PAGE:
I loved romantic music. I had the fantasy that all the women I fell in love with were twin sisters of the woman who sang "To know, know, know him, is to love, love, love him. Just to see him smile, makes my life worthwhile." That was my secret desire: To have a beautiful, sexy woman; a woman all my friends would die to be seen with, but who only had eyes for me (God, there's another one of those songs again). I need do nothing to meet her. Just walk into the room on some enchanted evening. (All evenings are enchanted for romance addicts). Our eyes would meet across a crowded room as a woman in blue velvet sings the refrain from Unchained Melody-- "Oh my love, my darling, I've hungered for your touch, a long lonely night." I need do nothing to have her. I just introduce myself, "Hi, I'm Jed." Instant love. To know me (my name) is to love me. I need do nothing to keep her. All that is required is that I smile (and I was very good at smiling) and not only did it make her days worthwhile, but also her nights, and her whole life. The fact that these "love affairs" were short lived was O.K., because it was better to have loved and lost, than never to have loved at all. I fancied myself to be "The Moonlight Gambler" (another song hero). He sang, "I've gambled for match-sticks, I've gambled for gold. The stakes may be heavy or small. But if you've never gambled for love in the moonlight, then you've never gambled at all." I haven't heard that song in 35 years, yet I still remember the words and the feelings still influence my life. All romance addicts have songs like that. What are your songs? In my fantasy I was the moonlight gambler who women instantly fell in love with. In my fantasy, "to know me was to love me." But in my heart of hearts, in the depth of my soul, I believed a quite different truth, "to know me, is to leave me." Like all addicts, I felt that at the core of my being there was something evil, or even worse, that at my core there was nothing. If you got too close you would find out the truth and then I would be all alone and die. I am also a relationship addict. Even as I child, I knew I would fall in love, marry early, and live happily ever after. The day after I turned 19, I met her. It was love at first sight and we soon talked of marriage and how many kids we wanted. She wanted to wait until I finished medical school, but the thought of being alone made me uncomfortable. Everyone I saw seemed to be paired up. Life just made more sense as a couple. Once I decided "this is the one," I quickly became "attached." I was very jealous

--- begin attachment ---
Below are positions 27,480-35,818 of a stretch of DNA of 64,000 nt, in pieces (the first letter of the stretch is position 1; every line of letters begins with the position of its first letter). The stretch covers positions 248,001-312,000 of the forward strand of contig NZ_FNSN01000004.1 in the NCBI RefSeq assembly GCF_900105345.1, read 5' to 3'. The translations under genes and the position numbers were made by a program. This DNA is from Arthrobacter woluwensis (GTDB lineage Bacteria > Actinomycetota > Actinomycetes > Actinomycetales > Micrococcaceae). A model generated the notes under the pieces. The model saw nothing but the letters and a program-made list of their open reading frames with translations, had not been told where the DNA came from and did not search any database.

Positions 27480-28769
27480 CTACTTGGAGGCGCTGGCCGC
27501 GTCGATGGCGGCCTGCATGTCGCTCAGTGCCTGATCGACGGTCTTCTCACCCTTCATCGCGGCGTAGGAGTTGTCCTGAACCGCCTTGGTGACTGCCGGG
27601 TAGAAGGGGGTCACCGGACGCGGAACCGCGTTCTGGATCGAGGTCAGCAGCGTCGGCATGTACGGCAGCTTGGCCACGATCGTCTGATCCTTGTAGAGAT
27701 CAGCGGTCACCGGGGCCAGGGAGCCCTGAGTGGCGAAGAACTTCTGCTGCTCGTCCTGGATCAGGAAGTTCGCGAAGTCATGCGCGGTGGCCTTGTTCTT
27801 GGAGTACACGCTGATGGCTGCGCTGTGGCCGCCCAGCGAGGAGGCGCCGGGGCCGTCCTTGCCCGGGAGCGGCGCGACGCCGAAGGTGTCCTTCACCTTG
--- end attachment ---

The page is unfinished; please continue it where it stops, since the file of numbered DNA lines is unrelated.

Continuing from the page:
of anyone else paying my wife a compliment. She was mine and I was hers. When times were tough, we held each other tight and reassured each other that "it's us against the world." In spite of our fights, infidelities, open marriage, broken promises, lost dreams, and sleepless nights, we clung to each other out of a desperation and need that was so deep and so old, we thought it must be love. In the 10 years we were together, we grew to hate each other, but still clung to the dream of "us." Even though we had lost complete touch with our individual selves (had we ever been in touch?), we still held on to the hope that somehow the "we" could breathe life back into individuals who were dying. When the end came, after a year of therapy and many years trying to make it work, I thought I would die. I couldn't think of myself as a "me," only as a "we." I looked at the portrait of us on the wall. She hadn't wanted it and I took it with me. Though I didn't recognize the two people in the picture as anyone I now knew, and I was glad to be rid of the pain of our trying, I still liked the idea of a twosome. It felt, when I looked in the mirror at my lone face, like there was nothing of substance. The image would seem to fade away and I felt invisible. For the next year, the thought of finding a relationship possessed me. Saying I would have taken anyone would be too strong. But it was very, very important that I find someone. I told myself, "I'm just the kind of guy who does better when he's married." My wish came true. We didn't have our first fight until the night we made love, which was six hours after we met. The next morning we were engaged. After meeting my bride-to-be, some of myc10sest friends had a heart-to-heart with me. They said she seemed to be a more hostile version of my first wife and they suggested I not move so quickly. I knew they were just jealous and I didn't invite them to the wedding. They were still my friends after the divorce and they didn't even say, "I told you so." I believe it has been helpful for me to recognize my addictions. The process has allowed me to break patterns that continued to repeat themselves, causing my life to be unmanageable. Calling my behavior "an addiction" has allowed me to get support from others in Twelve Step Programs. For me it was like coming home, a feeling that "these are my people." They can accept me without judgment because they have walked the same road.